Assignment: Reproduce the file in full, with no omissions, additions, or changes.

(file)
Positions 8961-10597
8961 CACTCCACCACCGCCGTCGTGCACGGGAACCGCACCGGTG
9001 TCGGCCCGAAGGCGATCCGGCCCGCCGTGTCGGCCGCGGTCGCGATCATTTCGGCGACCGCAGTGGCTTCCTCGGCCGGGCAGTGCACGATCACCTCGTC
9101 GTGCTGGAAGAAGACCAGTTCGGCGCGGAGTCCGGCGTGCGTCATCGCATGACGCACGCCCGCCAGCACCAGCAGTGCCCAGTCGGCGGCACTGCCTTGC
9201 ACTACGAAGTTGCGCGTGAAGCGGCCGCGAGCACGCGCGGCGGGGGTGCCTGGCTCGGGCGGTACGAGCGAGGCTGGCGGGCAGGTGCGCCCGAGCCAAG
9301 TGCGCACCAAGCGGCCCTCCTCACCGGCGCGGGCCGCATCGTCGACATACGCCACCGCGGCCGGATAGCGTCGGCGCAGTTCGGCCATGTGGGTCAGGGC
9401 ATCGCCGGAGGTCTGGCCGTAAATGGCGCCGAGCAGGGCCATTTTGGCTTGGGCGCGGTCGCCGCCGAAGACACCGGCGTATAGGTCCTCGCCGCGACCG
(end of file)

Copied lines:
Positions 8961-10597
8961 CACTCCACCACCGCCGTCGTGCACGGGAACCGCACCGGTG
9001 TCGGCCCGAAGGCGATCCGGCCCGCCGTGTCGGCCGCGGTCGCGATCATTTCGGCGACCGCAGTGGCTTCCTCGGCCGGGCAGTGCACGATCACCTCGTC
9101 GTGCTGGAAGAAGACCAGTTCGGCGCGGAGTCCGGCGTGCGTCATCGCATGACGCACGCCCGCCAGCACCAGCAGTGCCCAGTCGGCGGCACTGCCTTGC
9201 ACTACGAAGTTGCGCGTGAAGCGGCCGCGAGCACGCGCGGCGGGGGTGCCTGGCTCGGGCGGTACGAGCGAGGCTGGCGGGCAGGTGCGCCCGAGCCAAG
9301 TGCGCACCAAGCGGCCCTCCTCACCGGCGCGGGCCGCATCGTCGACATACGCCACCGCGGCCGGATAGCGTCGGCGCAGTTCGGCCATGTGGGTCAGGGC
9401 ATCGCCGGAGGTCTGGCCGTAAATGGCGCCGAGCAGGGCCATTTTGGCTTGGGCGCGGTCGCCGCCGAAGACACCGGCGTATAGGTCCTCGCCGCGACCG